Including asphalt cooling and rolling regimes in laboratory compaction procedures

Frank Bijleveld, Andries G. Doree

Research output: Chapter in Book/Report/Conference proceedingConference contributionAcademicpeer-review

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Abstract

Given the various changes occurring in the asphalt construction industry, improved process and quality control is becoming essential. The significance of appropriate rolling and compaction for the quality of asphalt is widely acknowledged and vital for improved process control. But what constitutes appropriate rolling and what are appropriate instructions for operators? Existing laboratory procedures generate a single compaction temperature based on binder viscosity. However, in practice, roller operators choose various windows in terms of both time and temperature for compaction activities. This makes it difficult to design the compaction process and give proper instructions to operators. This research project has aimed to (1) develop laboratory compaction procedures that take account of asphalt cooling during compaction and (2) determine the effects of different compaction strategies on the asphalt quality. Field compaction processes for two mixtures, an AC 16 base/bind and SMA 11 surf, were simulated in the laboratory using different temperature windows and applying different rolling regimes using a slab compactor and a 2.5 ton roller to produce 500 mm square slabs. The resultant densities and Indirect Tensile Strengths (dry and retained) were assessed based on 16 cores drilled from each slab. The experimental results show that it can be important to design rolling strategies within clearly defined temperature windows. If an SMA 11 surf is compacted outside the optimal temperature window, or using a sub-optimal rolling strategy, the density may drop by 30 kg/m3 and the Indirect Tensile Strength fall by up to 10%. Such experimental results are vital if one is to design appropriate rolling regimes and give appropriate instructions to roller operators. Also, the results can help to close the gap between field processes and laboratory compaction techniques. Overall, the results reflect a valuable step in the quest toward improved process and quality control.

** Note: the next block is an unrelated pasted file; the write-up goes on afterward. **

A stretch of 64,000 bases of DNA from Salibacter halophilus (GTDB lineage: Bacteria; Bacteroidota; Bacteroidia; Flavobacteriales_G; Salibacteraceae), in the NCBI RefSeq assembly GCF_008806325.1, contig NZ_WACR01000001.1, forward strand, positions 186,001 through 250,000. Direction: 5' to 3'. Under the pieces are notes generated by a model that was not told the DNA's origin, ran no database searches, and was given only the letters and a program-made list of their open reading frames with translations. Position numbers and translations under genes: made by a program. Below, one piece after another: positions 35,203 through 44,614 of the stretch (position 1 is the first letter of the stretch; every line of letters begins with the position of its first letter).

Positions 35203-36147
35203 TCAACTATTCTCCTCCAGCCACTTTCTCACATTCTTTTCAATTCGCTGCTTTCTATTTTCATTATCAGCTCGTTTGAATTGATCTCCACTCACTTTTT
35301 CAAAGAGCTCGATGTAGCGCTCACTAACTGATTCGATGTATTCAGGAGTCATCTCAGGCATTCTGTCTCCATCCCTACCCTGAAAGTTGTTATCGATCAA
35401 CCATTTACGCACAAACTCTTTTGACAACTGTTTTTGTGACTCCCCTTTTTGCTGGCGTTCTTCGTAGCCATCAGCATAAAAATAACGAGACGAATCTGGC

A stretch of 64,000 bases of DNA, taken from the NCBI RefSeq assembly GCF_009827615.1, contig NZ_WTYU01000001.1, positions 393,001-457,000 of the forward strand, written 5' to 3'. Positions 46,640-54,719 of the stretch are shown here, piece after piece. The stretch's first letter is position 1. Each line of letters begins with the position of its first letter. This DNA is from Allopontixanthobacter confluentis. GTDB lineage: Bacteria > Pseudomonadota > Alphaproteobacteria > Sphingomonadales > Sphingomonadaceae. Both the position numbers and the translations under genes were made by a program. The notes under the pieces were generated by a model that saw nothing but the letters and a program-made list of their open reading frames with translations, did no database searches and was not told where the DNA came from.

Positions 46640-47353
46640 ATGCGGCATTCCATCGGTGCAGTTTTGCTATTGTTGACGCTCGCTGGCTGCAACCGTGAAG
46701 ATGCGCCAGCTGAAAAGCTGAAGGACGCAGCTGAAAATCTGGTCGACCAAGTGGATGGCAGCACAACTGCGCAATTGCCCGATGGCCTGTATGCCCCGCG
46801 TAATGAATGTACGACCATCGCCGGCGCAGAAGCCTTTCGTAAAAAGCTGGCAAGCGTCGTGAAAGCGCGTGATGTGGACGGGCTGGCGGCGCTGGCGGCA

Original languageEnglish
Title of host publicationProceedings of the international society for asphalt pavements (ISAP) conference, 1-5 June 2014, Raleigh, North Carolina, USA
Editors Kim
Place of PublicationLondon, UK
PublisherTaylor & Francis
Pages177-188
ISBN (Print)978-1-138-02693-3
Publication statusPublished - 1 Jun 2014

Publication series

Name
PublisherTaylor & Francis

Fingerprint

Asphalt
Compaction
Cooling
Process control
Quality control
Tensile strength
Temperature
Construction industry
Binders
Viscosity

Keywords

  • IR-94455
  • METIS-307900

Cite this

Bijleveld, F., & Doree, A. G. (2014). Including asphalt cooling and rolling regimes in laboratory compaction procedures. In Kim (Ed.), Proceedings of the international society for asphalt pavements (ISAP) conference, 1-5 June 2014, Raleigh, North Carolina, USA (pp. 177-188). London, UK: Taylor & Francis.
Bijleveld, Frank ; Doree, Andries G. / Including asphalt cooling and rolling regimes in laboratory compaction procedures. Proceedings of the international society for asphalt pavements (ISAP) conference, 1-5 June 2014, Raleigh, North Carolina, USA. editor / Kim. London, UK : Taylor & Francis, 2014. pp. 177-188